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Autologous high volume fat grafting for correction of contour deformities of the breast; transitioning from the conservative: A single surgeon case series.
Mostafa Noury, MD, Davin Watson, BA, John Castle, MD.
Umass Medical School, Worcester, MA, USA.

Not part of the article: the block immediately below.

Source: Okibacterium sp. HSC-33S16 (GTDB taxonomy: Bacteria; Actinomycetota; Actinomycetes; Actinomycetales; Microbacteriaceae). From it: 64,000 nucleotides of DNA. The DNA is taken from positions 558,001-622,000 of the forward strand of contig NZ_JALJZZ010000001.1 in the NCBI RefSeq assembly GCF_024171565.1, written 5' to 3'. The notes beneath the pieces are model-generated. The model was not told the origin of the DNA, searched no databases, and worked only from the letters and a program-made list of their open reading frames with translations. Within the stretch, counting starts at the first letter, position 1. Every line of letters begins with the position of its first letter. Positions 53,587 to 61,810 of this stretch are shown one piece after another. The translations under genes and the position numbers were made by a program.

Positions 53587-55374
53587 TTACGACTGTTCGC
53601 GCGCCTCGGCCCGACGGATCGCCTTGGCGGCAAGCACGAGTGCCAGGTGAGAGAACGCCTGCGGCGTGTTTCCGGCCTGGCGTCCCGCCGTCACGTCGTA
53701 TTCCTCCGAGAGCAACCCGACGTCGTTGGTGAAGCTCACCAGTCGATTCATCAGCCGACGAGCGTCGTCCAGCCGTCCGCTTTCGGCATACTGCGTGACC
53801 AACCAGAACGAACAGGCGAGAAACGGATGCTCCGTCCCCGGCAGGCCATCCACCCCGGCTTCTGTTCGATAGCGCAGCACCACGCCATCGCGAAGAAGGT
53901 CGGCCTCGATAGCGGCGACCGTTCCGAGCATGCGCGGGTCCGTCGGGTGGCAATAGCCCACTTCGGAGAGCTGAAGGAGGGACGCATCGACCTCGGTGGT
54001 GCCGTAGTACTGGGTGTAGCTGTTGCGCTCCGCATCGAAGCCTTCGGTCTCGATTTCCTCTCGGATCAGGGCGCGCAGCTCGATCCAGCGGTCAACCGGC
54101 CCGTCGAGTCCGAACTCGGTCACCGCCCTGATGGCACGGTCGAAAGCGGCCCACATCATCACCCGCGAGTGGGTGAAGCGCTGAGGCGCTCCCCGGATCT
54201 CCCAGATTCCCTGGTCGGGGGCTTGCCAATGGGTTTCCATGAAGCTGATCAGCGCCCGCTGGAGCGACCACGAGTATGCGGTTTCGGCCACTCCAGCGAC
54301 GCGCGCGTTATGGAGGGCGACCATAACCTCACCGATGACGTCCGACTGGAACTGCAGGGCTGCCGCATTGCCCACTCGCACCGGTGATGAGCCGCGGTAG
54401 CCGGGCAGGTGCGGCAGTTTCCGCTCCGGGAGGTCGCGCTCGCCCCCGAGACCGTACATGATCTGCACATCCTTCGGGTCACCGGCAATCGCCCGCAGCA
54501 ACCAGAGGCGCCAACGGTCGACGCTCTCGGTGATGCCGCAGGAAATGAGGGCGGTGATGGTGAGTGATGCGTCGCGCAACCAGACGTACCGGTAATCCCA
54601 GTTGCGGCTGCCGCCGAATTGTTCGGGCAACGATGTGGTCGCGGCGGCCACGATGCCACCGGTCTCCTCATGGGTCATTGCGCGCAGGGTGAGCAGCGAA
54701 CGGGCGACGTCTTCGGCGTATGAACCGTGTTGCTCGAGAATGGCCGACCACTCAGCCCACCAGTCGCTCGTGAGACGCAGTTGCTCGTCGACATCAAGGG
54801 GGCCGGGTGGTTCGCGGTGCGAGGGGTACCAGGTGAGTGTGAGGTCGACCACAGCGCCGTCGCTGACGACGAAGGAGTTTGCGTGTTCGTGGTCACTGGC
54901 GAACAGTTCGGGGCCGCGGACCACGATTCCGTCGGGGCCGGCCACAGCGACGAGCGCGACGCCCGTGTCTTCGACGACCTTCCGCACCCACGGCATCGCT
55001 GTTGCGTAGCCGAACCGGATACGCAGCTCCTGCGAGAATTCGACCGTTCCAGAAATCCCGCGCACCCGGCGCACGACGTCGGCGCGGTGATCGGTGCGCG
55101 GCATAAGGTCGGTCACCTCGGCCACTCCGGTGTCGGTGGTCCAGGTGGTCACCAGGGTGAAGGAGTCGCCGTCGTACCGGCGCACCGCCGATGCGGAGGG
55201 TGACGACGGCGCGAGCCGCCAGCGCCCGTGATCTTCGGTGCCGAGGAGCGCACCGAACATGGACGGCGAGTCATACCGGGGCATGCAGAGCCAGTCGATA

BACKGROUND: Autologous fat grafting is gaining more widespread acceptance for the management of soft tissue deformities of the reconstructed breast. Traditional techniques use low volume fat grafting and longer processing times requiring multiple stages for injection. Recent advances in the harvesting, transfer and injection of fat have allowed plastic surgeons to become more adept and efficient. We present a single surgeon's experience with higher volume, low G fat grafting in the correction of acquired contour deformities in breast reconstruction. Volume injected, number of procedures, complications, patient and surgeon satisfaction were assessed with at least six months follow-up. METHODS: The charts of 100 female patients who underwent autologous fat transfer procedures for correction of contour deformities over a three year period were retrospectively reviewed. 64% of patients had a history of prior radiation. All patients were grafted through the modified technique as described by Del Vecchio. Clinical and aesthetic results were assessed for patient satisfaction through a validated questionnaire as was surgeon satisfaction including number of procedures required. RESULTS: On average, 158 cc of fat was injected into each breast per procedure. There were 160 fat injection performed as more than one injection was required in 29% of cases. Complications occurred in 4% of procedures. Four patients had cellulitic bouts of the injected breast treated conservatively with oral antibiotics. Aesthetic outcome was improved across all measurements including volume, contour, placement, and superomedial fullness. CONCLUSIONS: Fat injection continues to be a safe adjunct to breast reconstruction and significantly improves the aesthetic results in patients with contour deformities of the reconstructed breast. The use of a modified technique for the harvesting and processing of fat allows the injection of higher volumes in less time, theoretically increasing the viability of the fat cells and thereby decreasing the number of secondary corrections. With a low complication rate, ease of use and improvement in contour, we believe that the transition to higher volume fat grafting is warranted in patients where such volumes are required.


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